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Part one and part two of this series has outlined the structural nature of rape culture in the US military that is made of and results in severe lack of trust, abuse of power, and a staunch unwillingness to make necessary changes. Those outside the command structure of the military however are more than ready to force them in line. Since February, six pieces of legislation have been introduced in Congress and the Senate that, together, tackle these problems in a comprehensive way.

The Ruth Moore Act

The first is the Ruth Moore Act, introduced on February 13th by Congresswoman Chellie Pingree and Senator Jon Tester. It is named after a veteran who joined the service 25 years ago at the age of eighteen. When she was allegedly sexually assaulted by a supervisor, she tried to report the crime but was “attacked again in return and discharged…with a misdiagnosis of border-line personality disorder.”

“I fought for 23 years to get the benefits I was owed. My records were tampered with. I was diagnosed with a mental illness I didn’t have and my life fell apart.”

The bill named in her honor would change a policy of the Veterans’ Administration that currently makes it difficult for survivors of military sexual trauma to be approved for benefits.

“[The bill] would require the VA to give rape victims who have PTSD as a result of the trauma benefits for their diagnosis even if they do not have formal documentation of the trauma.”

“Under this new legislation, victims of rape with PTSD will need only the diagnosis of a medical professional and evidence that their sexual trauma led to PTSD, to get their benefits.”

This will make a big difference to survivors since a large majority of cases of assault are not reported and those which are are often ignored or “inadequately handled.” It will also improve the number of PTSD cases approved by the VA for benefits, ensuring that more people have access to the care they need.

“According to the Service Women’s Action Network, the VA approved 54% of PTSD claims at large between 2008- 2010, but approved only 32% of PTSD claims related to sexual assaults.”

Getting rid of the requirement for reporting to a commanding officer will hopefully make many more people feel comfortable enough to come forward and receive care.

By the Numbers:

Co-Sponsors: 39 (37 Democrats, 2 Republicans)

Status: Out of Committee (House Veterans’ Affairs)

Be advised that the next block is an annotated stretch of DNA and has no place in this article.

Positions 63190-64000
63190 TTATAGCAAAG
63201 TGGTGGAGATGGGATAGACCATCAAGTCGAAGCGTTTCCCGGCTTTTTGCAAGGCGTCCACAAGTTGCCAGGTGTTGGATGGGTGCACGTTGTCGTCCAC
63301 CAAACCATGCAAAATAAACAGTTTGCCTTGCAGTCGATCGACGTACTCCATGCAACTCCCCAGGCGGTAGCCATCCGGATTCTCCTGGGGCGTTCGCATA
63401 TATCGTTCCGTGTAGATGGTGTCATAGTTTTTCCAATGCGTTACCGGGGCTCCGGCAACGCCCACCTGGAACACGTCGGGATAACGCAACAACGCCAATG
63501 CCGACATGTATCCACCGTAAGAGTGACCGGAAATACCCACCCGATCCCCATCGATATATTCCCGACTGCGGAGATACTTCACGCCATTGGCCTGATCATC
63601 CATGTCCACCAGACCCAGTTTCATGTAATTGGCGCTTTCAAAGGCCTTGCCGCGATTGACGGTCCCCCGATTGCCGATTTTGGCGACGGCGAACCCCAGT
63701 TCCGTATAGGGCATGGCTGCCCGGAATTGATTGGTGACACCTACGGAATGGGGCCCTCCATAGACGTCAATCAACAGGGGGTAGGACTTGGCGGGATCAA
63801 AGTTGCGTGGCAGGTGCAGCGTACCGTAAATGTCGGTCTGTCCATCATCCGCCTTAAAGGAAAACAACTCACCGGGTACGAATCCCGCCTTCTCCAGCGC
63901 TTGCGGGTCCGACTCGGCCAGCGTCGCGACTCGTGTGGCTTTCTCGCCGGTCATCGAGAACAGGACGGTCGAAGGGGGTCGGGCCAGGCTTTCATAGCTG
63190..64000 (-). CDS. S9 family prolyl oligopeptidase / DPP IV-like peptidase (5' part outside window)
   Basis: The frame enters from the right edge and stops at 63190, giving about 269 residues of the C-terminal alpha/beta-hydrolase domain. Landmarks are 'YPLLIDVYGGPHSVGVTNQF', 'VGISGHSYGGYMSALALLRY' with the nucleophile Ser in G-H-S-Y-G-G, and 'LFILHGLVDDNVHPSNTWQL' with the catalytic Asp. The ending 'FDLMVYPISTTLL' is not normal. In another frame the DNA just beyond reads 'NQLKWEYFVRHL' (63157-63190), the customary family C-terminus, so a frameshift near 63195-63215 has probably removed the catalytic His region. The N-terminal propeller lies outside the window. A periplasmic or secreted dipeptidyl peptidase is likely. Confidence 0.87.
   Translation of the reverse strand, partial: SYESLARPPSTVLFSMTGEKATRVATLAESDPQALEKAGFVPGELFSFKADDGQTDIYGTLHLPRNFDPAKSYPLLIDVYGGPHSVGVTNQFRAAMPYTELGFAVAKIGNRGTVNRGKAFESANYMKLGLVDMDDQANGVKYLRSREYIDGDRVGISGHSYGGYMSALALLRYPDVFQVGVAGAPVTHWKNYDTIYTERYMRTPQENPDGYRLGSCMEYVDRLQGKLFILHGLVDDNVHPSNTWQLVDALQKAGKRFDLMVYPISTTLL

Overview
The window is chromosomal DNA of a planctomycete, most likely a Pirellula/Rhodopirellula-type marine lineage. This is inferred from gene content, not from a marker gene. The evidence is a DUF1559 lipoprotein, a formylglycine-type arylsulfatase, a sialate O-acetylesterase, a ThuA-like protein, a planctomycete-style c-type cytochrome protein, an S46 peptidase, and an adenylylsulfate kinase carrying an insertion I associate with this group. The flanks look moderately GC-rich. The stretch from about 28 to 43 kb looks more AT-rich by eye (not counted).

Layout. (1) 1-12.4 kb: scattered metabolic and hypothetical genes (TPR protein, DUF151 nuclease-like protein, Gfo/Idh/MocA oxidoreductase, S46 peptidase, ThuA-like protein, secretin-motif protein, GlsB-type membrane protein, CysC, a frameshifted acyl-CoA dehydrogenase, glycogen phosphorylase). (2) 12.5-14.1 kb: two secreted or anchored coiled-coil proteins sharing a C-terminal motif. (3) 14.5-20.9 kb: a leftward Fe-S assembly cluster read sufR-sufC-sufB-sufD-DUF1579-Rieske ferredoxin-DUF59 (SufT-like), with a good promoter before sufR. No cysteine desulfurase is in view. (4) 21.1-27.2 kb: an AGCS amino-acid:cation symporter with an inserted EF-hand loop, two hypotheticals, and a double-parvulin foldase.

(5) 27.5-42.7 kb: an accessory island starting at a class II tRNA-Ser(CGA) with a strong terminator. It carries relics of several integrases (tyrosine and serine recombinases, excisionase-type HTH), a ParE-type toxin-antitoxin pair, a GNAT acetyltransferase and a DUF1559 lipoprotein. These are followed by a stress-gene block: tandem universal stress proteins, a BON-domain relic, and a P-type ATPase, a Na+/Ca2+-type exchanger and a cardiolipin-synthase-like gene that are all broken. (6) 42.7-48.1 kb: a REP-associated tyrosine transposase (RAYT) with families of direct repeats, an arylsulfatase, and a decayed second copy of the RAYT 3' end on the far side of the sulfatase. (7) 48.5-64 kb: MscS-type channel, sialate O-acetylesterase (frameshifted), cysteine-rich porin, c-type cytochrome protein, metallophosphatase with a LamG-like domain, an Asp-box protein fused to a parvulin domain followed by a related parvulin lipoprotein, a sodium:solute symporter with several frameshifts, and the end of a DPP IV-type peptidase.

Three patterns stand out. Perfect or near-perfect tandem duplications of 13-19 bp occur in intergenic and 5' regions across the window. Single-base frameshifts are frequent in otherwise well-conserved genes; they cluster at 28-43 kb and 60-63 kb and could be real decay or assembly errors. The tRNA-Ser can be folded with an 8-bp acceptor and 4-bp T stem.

Estimated chance of being enacted: 56%

More information on the Ruth Moore Act can be found here.

Military Sexual Assault Prevention Act

The Military Sexual Assault Prevention Act was introduced on March 13th by Senators Amy Klobuchar and Lisa Murkowski. The bill, part of which would amend a section of the National Defense Authorization Act, would alter some of the policies regarding the prosecution and recording of sexual assault allegations.

“[The legislation would] require the Secretary of Defense to retain restricted reports of sexual assault for at least 50 years. This revises the language [from the NDAA] that would have required that the reports be retained only at the request of the filing service member…The bill would also establish preferred policy regarding the disposition of sexual assault cases through courts martial, and prohibit services in the Armed Forces by individuals previously convicted of sexual offense.”

By the Numbers:

Co-Sponsors: 3 (1D, 2R)

Status: In Committee (Senate Armed Services)

Estimated chance of being enacted: 1%

More information on the Military Sexual Assault Prevention Act can be found here.

Service Members Mental Health Review Act

The Service Members Mental Health Review Act was introduced on March 25th by Senators Amy Klobuchar and Jon Tester. This bill will “require the Department of Defense to review, [with consent], the service records of 31,000 veterans discharged from the military [since September 11, 2001 and through December 31st, 2014] after military doctors diagnosed them with a personality disorder or adjustment disorder” on the basis that they may have been misdiagnosed. Discharges from the military based on these diagnoses results in veterans being denied the right to VA health care and disability benefits because the military considers these illnesses to be “pre-existing conditions.” Senator Tester stated in a press release how this will help survivors of military sexual assault.

“Mental health wounds have become the signature injuries of the wars in Iraq and Afghanistan. To ensure the men and women who suffer from PTSD or who are recovering from a military sexual assault receive the treatment and care they need, it is crucial that the military first provide them with a proper diagnosis of their condition.”

Jenny McClendon is one of the many veterans who have been misdiagnosed and discharged after being sexually assaulted.

“Essentially, I was diagnosed with a personality disorder for failing to adjust adequately to being raped.”

A 2008 review by the Government Accountability Office found evidence that military doctors often “failed to follow required procedures for making such a determination- including more than half the cases at some military bases.” Another problem is that the military allows doctors to make diagnoses that don’t live up to standards set by the American Psychiatric Association.

“The services often do not correctly follow [military] procedures. Even more often, the examinations do not conform to APA standards, and- even if [they do]- the records are deficient in showing a thorough and well performed clinical interview.”

“To get this diagnosis right, the DSM-IV recommends multiple clinical interviews over a course of time. Most diagnoses that appear in military records are founded on two or three sentence notes over a course of a few months. These notes record perfunctory talks that supposedly amount to clinical interviews…”